The Wisconsin administrative code, § DHS 102.01(2)(a), states that “application for Wisconsin MA shall not be accepted for a person residing outside Wisconsin.” This is consistent with the general policy for public benefits that a person must be a resident of Wisconsin in order to receive MA benefits. The BadgerCare Plus Eligibility Handbook contains several relevant policies about the program. First, it states that MA is limited to Wisconsin residents. BadgerCare Plus Eligibility Handbook at Section 3.1. The Handbook states that to be a resident the person must meet the following two requirements:
- Be physically present in Wisconsin. (There is no minimum requirement for the length of time the person has been physically present in Wisconsin.) and
- Express intent to reside in Wisconsin.
BadgerCare Plus Eligibility Handbook, § 3.1.
Concerning absences from Wisconsin, it states:
Once established, Wisconsin residency is retained until:
- The person notifies the IM agency that they no longer intend to reside in Wisconsin,
- Another state determines the person is a resident in that state for Medicaid/Medical Assistance,
- Other information is provided that indicates the person is no longer a resident.
BadgerCare Plus Eligibility Handbook, § 3.5.
Finally, the Handbook, § 3.5.1, states that “[t]emporary absence ends when another state determines the person is a resident there for Medicaid/Medical Assistance purposes.”
In this case, petitioner was enrolled in BC+. She applied for MA in Kentucky on 8/18/20 and benefits were granted. The FS EBT transaction history demonstrates that the petitioner’s physical EBT card was swiped in and around the —, KY area from September 2020 onward. This is sufficient for me to conclude that petitioner was physically present in KY and was no longer a Wisconsin resident after 8/18/20. Petitioner’s suggestion that the FS number was used by another person in KY by manual entry is belied by the transaction records showing magnetic card swipes. From the time petitioner was found eligible for Kentucky benefits she was no longer a Wisconsin resident and was no longer eligible for Wisconsin MA. The change should have been reported within 10 days and would have resulted in her no longer receiving any BC+ benefits after September 30, 2020. Any benefits paid out or capitation payments thereafter, until some date when eligibility is redetermined after a new application, are an overpayment.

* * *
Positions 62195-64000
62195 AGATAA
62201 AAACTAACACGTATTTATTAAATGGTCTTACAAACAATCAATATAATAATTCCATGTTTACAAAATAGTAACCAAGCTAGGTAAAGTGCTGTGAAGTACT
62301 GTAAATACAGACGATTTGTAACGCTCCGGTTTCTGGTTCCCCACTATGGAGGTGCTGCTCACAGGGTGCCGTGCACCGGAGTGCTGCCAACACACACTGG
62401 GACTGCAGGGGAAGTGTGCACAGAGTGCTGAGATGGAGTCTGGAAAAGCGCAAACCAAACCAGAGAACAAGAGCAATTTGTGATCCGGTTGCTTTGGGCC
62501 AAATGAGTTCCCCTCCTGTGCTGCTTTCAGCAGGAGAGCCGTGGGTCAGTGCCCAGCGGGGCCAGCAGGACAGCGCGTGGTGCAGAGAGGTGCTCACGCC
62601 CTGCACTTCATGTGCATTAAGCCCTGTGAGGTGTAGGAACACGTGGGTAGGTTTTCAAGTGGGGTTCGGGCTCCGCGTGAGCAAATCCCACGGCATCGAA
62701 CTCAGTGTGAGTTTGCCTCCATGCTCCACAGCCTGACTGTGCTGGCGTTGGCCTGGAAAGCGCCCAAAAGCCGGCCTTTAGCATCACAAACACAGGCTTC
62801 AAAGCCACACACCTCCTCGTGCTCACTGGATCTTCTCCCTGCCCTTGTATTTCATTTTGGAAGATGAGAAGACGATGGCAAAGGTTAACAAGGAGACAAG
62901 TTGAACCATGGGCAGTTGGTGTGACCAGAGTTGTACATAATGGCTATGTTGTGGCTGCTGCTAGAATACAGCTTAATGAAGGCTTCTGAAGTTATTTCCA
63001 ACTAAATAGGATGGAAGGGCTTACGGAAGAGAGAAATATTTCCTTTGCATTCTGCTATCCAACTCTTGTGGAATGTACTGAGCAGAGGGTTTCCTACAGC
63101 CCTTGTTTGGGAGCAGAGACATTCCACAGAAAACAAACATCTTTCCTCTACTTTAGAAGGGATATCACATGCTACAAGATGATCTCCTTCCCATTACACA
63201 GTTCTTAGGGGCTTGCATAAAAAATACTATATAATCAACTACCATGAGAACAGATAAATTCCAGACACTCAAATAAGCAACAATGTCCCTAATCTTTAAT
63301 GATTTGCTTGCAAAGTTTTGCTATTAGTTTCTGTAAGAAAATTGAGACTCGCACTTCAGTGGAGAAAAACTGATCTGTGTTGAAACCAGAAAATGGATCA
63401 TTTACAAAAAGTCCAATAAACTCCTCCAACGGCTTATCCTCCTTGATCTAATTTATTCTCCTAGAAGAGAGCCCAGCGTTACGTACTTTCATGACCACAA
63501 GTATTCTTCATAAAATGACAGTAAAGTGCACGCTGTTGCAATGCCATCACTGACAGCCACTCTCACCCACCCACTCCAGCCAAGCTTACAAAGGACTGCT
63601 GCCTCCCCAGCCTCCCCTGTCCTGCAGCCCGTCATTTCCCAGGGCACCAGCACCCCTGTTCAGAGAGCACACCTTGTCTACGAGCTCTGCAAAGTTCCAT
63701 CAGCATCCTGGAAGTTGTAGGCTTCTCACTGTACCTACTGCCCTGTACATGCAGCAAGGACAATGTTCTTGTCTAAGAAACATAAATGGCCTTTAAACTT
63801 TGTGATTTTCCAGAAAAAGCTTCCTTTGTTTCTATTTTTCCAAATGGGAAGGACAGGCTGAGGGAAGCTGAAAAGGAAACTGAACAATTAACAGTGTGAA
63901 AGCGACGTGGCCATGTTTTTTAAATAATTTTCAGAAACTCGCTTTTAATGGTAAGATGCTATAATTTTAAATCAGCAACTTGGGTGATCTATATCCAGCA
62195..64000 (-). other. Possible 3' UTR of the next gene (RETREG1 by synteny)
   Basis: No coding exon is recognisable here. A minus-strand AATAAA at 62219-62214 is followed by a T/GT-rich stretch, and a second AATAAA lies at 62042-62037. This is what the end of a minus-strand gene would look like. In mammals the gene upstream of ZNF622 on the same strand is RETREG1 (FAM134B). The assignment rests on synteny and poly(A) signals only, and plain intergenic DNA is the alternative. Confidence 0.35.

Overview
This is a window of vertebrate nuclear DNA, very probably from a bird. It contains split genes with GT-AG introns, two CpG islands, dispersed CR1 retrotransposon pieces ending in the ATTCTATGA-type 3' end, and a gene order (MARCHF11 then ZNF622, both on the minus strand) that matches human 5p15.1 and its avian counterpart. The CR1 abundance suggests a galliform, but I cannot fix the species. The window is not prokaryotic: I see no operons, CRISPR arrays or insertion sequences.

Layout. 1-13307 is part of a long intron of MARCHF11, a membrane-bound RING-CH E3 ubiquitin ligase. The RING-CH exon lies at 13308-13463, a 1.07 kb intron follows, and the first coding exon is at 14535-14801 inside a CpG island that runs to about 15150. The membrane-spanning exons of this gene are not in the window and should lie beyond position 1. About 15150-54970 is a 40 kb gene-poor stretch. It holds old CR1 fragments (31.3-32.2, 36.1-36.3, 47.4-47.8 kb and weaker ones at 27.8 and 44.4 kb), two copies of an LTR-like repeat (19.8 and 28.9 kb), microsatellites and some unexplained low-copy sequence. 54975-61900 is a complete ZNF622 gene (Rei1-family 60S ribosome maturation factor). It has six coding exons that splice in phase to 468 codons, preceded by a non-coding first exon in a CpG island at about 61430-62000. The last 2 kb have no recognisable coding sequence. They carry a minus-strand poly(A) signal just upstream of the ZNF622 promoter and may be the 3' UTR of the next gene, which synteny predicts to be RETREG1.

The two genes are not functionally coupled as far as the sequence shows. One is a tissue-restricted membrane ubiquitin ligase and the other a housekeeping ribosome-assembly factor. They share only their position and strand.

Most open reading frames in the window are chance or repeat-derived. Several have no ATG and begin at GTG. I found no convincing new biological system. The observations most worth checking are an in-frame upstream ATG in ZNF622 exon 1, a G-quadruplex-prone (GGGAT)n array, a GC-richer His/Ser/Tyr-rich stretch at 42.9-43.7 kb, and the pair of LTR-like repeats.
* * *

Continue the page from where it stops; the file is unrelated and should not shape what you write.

Petitioner offered rebuttal that was vague and unpersuasive. Petitioner also offered no corroboration of any of her statements. She seemed to be suggesting that she did not apply for Kentucky benefits and that she is the victim of identity theft. Petitioner suggests that she was not actually present in Kentucky but merely to pick up one of her children who was with his father. This is not consistent with all the Wisconsin FS EBT card usage of her own card, or the application for public benefits in a new state in her name and her children’s names. Furthermore, petitioner stated that she was staying in a shelter in — in late 2020 through June 2021. However, petitioner failed to provide any proof that she lived and was present there during this time frame. This ALJ held the record open for 10 days to allow petitioner to send in such proof. None was ever received.
The agency has the stronger case. That is what the law requires in order for it to meet its burden. On this record, and without any material rebuttal from petitioner the agency prevails.
Conclusions of Law
The agency was correct in in determination of the MA overpayment claims.
THEREFORE, it is
That this appeal is dismissed.[Request for a rehearing and appeal to court instructions omitted.]